“We are an island, literally, not figuratively, and we have to make decisions about tourism policy with that in mind.” — Kekoa McClellan of the American Hotel and Lodging Association
The HTA has also hired the Pasadena-based geographic data analysis firm UberMedia to get a better handle on where visitors go.
The project will allow state officials to use cell phone metadata to identify the total numbers and profiles of tourists who visit particular zip codes and oft-trodden hot spots, like popular trails.
Jennifer Chun, HTA’s director of tourism research, said the data will be supplied to HTA only as aggregate numbers, without information about individuals.
Concerns about the negative effects of the visitor industry are hardly unique to Hawaii.
It’s a global phenomenon, a backlash driven in part by the sharing economy and social media. Vacation rental platforms are driving throngs of visitors to places largely insulated from tourist hordes in the past.
In an article that former Gov. Neil Abercrombie brought to a recent Honolulu City Council meeting to emphasize his frustration with Airbnb, The New Yorker chronicled the long-simmering backlash against tourism in Barcelona, focusing on the property rental platform. New York, San Francisco and Santa Monica all have passed laws to limit Airbnb-type rentals.
And in a stunning example of the impact of social media on some of the most sensitive lands, an ecologically fragile canyon in Iceland featured in a Justin Bieber YouTube video became so overrun by visitors that the government had to close it to the public.
Searching For The Perfect Instagram
Hawaii’s isolation makes the situation particularly problematic.
It’s not just that tourism is the state’s biggest export, representing nearly 20% of non-farm jobs, or about 123,000 positions statewide. It’s also an issue for a native culture that is deeply connected to the land, rooted to a fundamental respect for the environment.
That cultural aspect deeply concerns officials with DLNR, which is charged with protecting the environment and Native Hawaiian cultural resources. As DLNR officials see it, visitors to Hawaii are focused less on respecting the land than they are on bagging trophy pictures to post on Instagram.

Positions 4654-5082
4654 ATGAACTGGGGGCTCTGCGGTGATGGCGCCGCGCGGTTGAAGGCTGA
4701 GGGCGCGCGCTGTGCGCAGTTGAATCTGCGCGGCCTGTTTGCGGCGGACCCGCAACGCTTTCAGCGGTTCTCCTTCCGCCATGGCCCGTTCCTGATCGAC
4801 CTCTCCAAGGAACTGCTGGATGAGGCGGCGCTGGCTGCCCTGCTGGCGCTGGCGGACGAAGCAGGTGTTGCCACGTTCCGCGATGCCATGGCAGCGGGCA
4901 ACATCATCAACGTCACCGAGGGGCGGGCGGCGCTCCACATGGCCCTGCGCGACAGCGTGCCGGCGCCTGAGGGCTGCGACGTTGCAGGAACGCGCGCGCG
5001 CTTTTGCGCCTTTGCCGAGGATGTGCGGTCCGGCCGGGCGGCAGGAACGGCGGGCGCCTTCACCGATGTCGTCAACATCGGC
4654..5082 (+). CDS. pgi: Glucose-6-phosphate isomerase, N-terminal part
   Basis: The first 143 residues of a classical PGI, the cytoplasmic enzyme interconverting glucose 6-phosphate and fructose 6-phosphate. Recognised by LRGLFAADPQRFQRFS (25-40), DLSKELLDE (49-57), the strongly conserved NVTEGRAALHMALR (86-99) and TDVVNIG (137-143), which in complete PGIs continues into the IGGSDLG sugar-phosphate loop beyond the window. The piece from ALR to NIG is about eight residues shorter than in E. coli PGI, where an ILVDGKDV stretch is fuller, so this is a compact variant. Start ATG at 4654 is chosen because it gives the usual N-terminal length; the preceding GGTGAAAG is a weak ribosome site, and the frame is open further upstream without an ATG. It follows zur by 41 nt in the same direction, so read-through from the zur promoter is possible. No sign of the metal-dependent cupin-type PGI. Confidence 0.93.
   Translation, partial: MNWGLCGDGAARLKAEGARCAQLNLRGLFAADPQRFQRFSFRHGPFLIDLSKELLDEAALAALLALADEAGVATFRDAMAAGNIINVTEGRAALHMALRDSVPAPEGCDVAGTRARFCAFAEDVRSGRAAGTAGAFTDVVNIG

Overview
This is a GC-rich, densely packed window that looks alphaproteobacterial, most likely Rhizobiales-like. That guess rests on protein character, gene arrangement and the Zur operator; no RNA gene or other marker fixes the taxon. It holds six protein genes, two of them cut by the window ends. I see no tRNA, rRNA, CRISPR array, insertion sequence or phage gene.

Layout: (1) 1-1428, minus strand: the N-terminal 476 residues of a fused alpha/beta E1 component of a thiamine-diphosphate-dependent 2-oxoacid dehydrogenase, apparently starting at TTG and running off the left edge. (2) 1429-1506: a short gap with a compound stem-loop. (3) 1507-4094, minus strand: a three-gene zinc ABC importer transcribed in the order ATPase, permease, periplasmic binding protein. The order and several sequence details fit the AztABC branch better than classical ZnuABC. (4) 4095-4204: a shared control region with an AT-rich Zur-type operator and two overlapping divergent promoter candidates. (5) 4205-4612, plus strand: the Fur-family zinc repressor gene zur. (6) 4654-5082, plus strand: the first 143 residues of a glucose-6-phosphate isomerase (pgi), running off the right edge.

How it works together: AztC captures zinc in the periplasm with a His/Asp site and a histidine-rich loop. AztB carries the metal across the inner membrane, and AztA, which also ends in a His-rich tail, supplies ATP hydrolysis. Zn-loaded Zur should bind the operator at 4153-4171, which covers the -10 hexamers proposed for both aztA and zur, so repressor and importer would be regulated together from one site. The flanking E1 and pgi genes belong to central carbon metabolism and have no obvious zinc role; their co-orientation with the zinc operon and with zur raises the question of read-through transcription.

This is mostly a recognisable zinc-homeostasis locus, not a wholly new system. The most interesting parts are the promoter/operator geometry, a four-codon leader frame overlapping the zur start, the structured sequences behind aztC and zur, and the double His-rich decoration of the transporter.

“Social media is the game-changer,” says Curt Cottrell, who runs Hawaii’s state parks for DLNR. “So we have a perfect storm of record numbers of visitors, and we have technology now that has blown the boundaries off of DLNR resources.”
Obscure sites once known only to locals or outdoors enthusiasts like hunters are now exposed to a global audience, he said.
“The ability to share that information exponentially I think has been a huge problem,” he said.
For many, the concern runs deeper than a desire by locals to keep the best spots for themselves. It’s about a respect for the land and ocean that is central to Hawaiian culture.
“Another thing that happens with social media — the combination of social media and high volume — is that you lose the basic respectful attitude that is traditional in Hawaii,” says Suzanne Case, DLNR chairwoman. “It becomes a matter of conquest, a notch in the belt. And so people want to go to as many places as possible and get a selfie and show that they were at this cool place.”
“The result,” she said, “is a lot of trespass and a lot of dangerous situations and a lot of entry into closed areas and a lot of risk to our first responders.”